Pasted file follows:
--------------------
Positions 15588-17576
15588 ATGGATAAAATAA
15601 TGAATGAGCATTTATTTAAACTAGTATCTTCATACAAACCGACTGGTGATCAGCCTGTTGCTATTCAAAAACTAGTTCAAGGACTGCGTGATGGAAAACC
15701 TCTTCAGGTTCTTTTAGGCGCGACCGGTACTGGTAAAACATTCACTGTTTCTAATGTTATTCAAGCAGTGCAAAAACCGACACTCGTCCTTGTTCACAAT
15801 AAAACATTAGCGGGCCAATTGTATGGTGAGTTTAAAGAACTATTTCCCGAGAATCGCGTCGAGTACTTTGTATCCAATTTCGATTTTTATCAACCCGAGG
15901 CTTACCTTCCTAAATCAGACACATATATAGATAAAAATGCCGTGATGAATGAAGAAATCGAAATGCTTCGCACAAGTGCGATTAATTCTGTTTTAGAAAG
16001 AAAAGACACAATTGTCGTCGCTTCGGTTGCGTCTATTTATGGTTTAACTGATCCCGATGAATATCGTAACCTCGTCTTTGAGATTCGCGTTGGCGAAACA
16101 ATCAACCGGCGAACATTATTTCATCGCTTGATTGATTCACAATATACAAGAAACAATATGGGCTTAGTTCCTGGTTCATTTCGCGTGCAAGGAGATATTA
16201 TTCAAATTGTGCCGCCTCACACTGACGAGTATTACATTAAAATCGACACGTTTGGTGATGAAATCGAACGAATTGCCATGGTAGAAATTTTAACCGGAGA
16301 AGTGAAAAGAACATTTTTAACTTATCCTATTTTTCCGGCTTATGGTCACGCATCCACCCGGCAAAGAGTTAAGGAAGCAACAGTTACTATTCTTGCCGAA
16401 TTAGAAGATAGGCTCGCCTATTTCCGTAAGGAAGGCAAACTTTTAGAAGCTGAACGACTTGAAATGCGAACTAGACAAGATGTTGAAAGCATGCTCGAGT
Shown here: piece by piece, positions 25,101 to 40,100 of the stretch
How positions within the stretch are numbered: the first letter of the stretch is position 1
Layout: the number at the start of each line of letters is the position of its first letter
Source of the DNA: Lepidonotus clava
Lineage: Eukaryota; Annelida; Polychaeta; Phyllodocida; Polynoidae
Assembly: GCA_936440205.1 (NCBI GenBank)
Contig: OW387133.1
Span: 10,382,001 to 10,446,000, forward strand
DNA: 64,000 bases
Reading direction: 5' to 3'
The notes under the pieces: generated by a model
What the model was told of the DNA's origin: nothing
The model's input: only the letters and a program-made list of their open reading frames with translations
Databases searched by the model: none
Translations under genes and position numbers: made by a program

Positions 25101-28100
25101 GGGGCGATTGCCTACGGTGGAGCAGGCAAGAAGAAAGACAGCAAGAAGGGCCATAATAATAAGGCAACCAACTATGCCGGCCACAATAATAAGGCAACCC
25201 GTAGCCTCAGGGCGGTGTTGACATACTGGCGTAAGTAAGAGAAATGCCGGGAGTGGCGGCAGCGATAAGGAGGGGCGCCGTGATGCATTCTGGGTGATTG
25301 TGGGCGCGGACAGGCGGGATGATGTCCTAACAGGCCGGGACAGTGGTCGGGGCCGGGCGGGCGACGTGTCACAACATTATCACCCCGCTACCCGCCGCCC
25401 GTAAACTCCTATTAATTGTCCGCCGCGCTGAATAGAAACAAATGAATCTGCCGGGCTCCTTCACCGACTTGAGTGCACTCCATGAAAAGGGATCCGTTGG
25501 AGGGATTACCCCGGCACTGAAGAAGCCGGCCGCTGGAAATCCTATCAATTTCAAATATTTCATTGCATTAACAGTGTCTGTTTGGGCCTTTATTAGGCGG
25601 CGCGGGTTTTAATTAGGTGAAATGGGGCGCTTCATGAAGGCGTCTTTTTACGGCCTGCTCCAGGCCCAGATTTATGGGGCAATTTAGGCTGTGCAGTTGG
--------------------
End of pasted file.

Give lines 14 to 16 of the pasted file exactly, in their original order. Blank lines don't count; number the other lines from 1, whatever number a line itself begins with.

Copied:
Layout: the number at the start of each line of letters is the position of its first letter
Source of the DNA: Lepidonotus clava
Lineage: Eukaryota; Annelida; Polychaeta; Phyllodocida; Polynoidae